She must love me till she find
Another heart as large and true.
Her soul is frank as the ocean wind,
And the world has only two.
If Nature hold another heart
That knows a purer flame than me,
I too therein could challenge part
And learn of love a new degree.
A dull uncertain brain,
But gifted yet to know
That God has cherubim who go
Singing an immortal strain,
Immortal here below.
I know the mighty bards,
I listen when they sing,
And now I know
The secret store
Which these explore
When they with torch of genius pierce
The tenfold clouds that cover
The riches of the universe
From God’s adoring lover.
And if to me it is not given
To fetch one ingot thence
Of the unfading gold of Heaven
His merchants may dispense,
Yet well I know the royal mine,
And know the sparkle of its ore,
Know Heaven’s truth from lies that shine—
Explored they teach us to explore.
Why fear to die
And let thy body lie
Under the flowers of June,
Thy body food
For the ground-worms’ brood
And thy grave smiled on by the visiting moon.
Amid great Nature’s halls
Girt in by mountain walls
And washed with waterfalls
It would please me to die,
Where every wind that swept my tomb
Goes loaded with a free perfume
Dealt out with a God’s charity.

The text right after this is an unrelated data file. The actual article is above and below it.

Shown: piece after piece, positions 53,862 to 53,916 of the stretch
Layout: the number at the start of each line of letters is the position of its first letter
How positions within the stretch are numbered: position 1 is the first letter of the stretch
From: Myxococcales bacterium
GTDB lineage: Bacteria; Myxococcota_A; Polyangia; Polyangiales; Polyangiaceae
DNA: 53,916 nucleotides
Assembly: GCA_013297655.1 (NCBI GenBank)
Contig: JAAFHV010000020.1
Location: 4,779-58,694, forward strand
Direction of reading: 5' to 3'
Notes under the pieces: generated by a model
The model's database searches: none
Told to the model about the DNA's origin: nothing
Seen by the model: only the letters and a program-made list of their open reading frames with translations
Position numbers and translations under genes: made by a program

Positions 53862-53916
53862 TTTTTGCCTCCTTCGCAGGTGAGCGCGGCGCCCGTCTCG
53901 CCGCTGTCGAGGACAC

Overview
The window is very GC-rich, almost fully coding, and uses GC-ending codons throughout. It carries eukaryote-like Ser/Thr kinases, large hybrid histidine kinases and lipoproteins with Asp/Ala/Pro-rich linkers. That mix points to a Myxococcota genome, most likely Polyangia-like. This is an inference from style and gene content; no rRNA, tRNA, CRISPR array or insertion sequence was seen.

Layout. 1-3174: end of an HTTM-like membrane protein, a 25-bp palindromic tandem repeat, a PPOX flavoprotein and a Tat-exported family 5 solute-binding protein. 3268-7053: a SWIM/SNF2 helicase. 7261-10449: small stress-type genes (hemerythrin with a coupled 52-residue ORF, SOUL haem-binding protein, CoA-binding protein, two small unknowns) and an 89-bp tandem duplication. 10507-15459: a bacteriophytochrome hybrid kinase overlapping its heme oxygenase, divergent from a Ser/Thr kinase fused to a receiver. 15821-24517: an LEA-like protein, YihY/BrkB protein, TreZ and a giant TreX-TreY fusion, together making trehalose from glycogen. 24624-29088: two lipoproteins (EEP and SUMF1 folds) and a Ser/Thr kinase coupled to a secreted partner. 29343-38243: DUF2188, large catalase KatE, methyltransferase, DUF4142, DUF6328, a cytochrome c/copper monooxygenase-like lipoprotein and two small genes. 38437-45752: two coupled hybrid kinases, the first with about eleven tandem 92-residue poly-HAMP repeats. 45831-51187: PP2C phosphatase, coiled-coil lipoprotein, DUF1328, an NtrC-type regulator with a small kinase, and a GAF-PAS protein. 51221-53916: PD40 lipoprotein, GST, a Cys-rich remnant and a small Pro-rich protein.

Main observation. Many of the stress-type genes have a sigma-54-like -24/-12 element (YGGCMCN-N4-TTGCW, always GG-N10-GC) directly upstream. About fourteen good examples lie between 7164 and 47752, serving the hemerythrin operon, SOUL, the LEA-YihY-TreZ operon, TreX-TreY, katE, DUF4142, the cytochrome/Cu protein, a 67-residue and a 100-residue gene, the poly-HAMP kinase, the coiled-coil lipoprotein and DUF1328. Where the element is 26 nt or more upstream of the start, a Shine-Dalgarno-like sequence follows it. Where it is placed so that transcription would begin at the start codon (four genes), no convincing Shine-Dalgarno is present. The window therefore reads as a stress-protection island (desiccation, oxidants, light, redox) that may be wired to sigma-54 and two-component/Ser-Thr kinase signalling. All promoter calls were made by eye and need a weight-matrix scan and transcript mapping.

I should like to die in sweets,
A hill’s leaves for winding-sheets,
And the searching sun to see
That I am laid with decency.
And the commissioned wind to sing
His mighty psalm from fall to spring
And annual tunes commemorate
Of Nature’s child the common fate.
WILLIAMSTOWN, VERMONT, 1 June, 1831.
Dear brother, would you know the life,
Please God, that I would lead?
On the first wheels that quit this weary town
Over yon western bridges I would ride
And with a cheerful benison forsake
Each street and spire and roof, incontinent.
Then would I seek where God might guide my steps,
Deep in a woodland tract, a sunny farm,
Amid the mountain counties, Hants, Franklin, Berks,
Where down the rock ravine a river roars,
Even from a brook, and where old woods
Not tamed and cleared cumber the ground
With their centennial wrecks.
Find me a slope where I can feel the sun
And mark the rising of the early stars.
There will I bring my books,—my household gods,
The reliquaries of my dead saint, and dwell
In the sweet odor of her memory.
Then in the uncouth solitude unlock
My stock of art, plant dials in the grass,
Hang in the air a bright thermometer
And aim a telescope at the inviolate sun.
CHARDON ST., BOSTON, 1831.